Enter the Winner

One of my bosses, who is extremely hard on React and very snarky, linked a blog post by Rich Harris and his pet framework - Svelte. In this blog post, it pointed out several design decisions made by the React team (the shadow-DOM, most notably) that he believes is a mistake.

To prove my boss wrong, I decided to do what I always do with a new technology - I rewrote my blog (this one). Spoiler alert: this blog is still (as of August 21, 2019) still a Gatsby project. As I did this exercise, I found a few things:

  1. I wrote less code per component
  2. I required fewer components
  3. The logic was more direct and less based on React-isms

Okay, so Gatsby gets me a lot of stuff “for free” presently, so I elected to NOT redeploy my blog as a Svelte app, even though it had a lot going for it. Instead, I started a new project… again. Whenever I am using a new technology and want to compare apples to apples, I do the same projects because I know what the pitfalls and hangups are going to be at the outset. About a year ago, I gave a talk about React Hooks in my office, and what I built was Chess. It was just a board that allowed dragging and dropping of pieces and used a library to enforce the rules - very simple.

The first application I built was the React with class components version. Then I built the React with Hooks version. I compared the two, noted areas where one was better than the other and for what reasons (read: it was hooks - hooks was better and for all the reasons), and performed a tech talk.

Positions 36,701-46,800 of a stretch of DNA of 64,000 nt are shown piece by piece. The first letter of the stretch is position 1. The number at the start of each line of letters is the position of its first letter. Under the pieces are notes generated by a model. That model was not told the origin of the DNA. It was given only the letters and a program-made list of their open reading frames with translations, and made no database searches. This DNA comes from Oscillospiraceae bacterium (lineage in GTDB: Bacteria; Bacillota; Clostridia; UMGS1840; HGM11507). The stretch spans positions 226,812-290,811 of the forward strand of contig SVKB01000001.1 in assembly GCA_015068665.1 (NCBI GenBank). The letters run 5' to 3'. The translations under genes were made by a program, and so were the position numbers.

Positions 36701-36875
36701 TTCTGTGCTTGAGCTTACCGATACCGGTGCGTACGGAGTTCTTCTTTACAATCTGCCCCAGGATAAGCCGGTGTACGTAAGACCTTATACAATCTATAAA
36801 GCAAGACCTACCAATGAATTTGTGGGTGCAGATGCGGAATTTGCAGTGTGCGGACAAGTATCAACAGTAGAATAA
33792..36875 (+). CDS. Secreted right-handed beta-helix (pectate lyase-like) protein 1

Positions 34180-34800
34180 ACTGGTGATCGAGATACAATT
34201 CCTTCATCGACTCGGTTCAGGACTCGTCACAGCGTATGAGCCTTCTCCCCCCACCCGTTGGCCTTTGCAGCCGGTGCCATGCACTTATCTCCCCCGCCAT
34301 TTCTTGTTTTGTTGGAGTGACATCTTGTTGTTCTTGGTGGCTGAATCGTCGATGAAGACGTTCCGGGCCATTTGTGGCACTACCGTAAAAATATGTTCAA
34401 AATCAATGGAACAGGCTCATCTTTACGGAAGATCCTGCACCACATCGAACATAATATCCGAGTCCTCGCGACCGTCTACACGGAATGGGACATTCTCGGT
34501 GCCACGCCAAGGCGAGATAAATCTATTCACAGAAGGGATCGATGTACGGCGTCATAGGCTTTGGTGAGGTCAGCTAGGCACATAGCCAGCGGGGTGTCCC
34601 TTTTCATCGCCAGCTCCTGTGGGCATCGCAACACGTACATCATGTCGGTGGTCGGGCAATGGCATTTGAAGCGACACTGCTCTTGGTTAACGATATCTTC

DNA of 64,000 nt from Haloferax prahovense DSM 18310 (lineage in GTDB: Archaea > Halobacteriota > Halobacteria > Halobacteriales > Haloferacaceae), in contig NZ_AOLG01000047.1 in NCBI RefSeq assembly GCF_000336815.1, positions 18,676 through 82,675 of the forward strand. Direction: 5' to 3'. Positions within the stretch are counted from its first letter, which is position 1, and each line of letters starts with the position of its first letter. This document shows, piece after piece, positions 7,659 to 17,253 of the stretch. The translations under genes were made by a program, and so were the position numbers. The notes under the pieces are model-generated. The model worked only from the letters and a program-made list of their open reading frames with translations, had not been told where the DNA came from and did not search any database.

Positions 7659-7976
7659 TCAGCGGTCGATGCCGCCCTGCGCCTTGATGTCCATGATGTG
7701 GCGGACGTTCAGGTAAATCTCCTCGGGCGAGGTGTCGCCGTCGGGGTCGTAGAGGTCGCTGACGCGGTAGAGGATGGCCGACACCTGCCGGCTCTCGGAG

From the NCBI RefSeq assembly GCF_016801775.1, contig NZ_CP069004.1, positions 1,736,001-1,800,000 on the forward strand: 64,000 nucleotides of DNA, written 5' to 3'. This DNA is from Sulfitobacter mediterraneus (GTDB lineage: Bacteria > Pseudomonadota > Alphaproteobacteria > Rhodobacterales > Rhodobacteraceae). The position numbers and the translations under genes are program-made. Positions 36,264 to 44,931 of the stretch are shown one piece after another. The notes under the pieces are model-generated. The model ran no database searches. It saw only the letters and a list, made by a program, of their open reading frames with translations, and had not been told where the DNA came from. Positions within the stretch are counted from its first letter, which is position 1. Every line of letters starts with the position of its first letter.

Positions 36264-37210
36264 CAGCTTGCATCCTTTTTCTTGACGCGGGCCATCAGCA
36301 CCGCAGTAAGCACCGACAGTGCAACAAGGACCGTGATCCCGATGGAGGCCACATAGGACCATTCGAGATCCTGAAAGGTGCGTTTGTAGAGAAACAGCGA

SOOOOOO, I started a new Svelte app and built the Chess app again. The first thing I noticed was how poisoned my thinking had become; the React-isms that were second nature to me were actively combating my old way of thinking - manipulating the DOM, dealing with events, etc. Once I got over that, the rewrite went very quickly; again, it was less code than either React experiment, and the code was MUCH easier to reason about.

I ended up building a Svelte app to act as a slide-show presentation for the next tech talk (on Svelte, obviously), and I just wanted to share my biggest take-away. Aside from the fact that there is no shadow-DOM (which means the app ’ reacts’ faster with less memory consumed), and there is less code, and the code I do write is easier to understand… aside from all that. At the end of the day, the Chess app in React was minified, uglified, and gzipped down to 42KB. I expected this - React even without libraries - becomes a bloated bundle because the framework is massive and the code you write explodes. However, Svelte is compiled down to HTML/JS; so, the same Chess app was minified, uglified, and gzipped down to 9KB.

I have seen some React apps get to half-a-MB or more by the time they get deployed to production. Svelte gives me everything I want in writing components that make up an application, AND it becomes a tenable production bundle that does not cause fear over TTL.